We put Christmas away tonight. We packed it all up in plastic bins, nestling ornaments carefully in divided layers so they won’t be crushed; arranging and rearranging boxes of cards and wreaths and garlands and various other decorations so that somehow, some way, despite there being more of everything this year, they all fit into the same space.
The wall above the fireplace is empty and far too white. The mantel looks shrunken; the shelves – despite being full of books – look bare. The tree still stand, listing severely to one side in its container, but it has been given only a temporary respite. Come trash day on Friday morning it, too, will disappear, and in the meantime it looks lonely, stripped of baubles and sparkles and lights.
There are still bits and pieces of Christmas that remain. After all, putting Christmas away is never a one-day affair. This weekend or next Richard will climb on the roof and take down all the outdoor lights while I carefully wind up the indoor ones and store away all the suction cup hangers and gutter hooks for another year. There is the inevitable cluster of broken ornaments that require either some careful application of super glue, or for enough time to pass until we finally give up and just throw them away. And even when this is all done, days will pass before all the last bits of Christmas are found and put away.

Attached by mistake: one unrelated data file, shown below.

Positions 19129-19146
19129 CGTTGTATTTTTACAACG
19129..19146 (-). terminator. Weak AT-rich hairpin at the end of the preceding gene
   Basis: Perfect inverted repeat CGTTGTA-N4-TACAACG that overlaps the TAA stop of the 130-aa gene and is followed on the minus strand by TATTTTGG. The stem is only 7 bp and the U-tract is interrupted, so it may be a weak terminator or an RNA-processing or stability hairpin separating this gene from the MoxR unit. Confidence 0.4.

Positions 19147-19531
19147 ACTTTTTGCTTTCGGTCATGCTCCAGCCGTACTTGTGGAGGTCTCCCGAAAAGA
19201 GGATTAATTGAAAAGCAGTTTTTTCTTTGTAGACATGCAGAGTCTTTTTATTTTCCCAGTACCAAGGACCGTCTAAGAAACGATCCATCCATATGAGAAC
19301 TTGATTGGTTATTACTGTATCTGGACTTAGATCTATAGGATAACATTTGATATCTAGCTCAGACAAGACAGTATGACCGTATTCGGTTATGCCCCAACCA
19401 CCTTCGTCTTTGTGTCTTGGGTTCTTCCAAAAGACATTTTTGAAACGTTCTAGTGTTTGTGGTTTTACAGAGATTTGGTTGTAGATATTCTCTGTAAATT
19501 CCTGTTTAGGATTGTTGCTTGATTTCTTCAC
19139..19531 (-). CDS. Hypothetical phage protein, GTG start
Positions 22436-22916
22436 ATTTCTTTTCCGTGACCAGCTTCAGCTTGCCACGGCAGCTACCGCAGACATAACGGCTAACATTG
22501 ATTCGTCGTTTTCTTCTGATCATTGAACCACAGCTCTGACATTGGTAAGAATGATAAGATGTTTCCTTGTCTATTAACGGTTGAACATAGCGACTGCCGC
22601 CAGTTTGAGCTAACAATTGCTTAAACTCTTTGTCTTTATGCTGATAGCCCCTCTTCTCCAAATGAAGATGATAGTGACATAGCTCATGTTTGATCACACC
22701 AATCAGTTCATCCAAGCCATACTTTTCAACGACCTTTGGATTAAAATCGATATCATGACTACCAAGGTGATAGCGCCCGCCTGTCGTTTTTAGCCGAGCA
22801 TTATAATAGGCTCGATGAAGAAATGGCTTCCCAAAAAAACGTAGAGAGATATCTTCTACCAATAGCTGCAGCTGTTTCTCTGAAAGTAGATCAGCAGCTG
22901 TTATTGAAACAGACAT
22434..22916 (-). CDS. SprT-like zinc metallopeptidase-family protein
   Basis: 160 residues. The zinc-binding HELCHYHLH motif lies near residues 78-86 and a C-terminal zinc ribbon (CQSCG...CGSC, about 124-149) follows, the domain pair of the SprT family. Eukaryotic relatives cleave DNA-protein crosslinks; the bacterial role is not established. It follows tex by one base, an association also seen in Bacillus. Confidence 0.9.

Even so, there is a sense of relief. I have been ready to put Christmas away earlier than usual this year. It’s not that there was any particular reason – as holiday seasons go this was one of the good ones. I had simply reached the end of my appreciation for it all. It is as if only once Christmas is all packed up can I feel as if I can truly start a new year. And it is also because sometimes all I truly need is for everything – no matter how sparkly and colorful and lovely it might have been – to just go back to normal.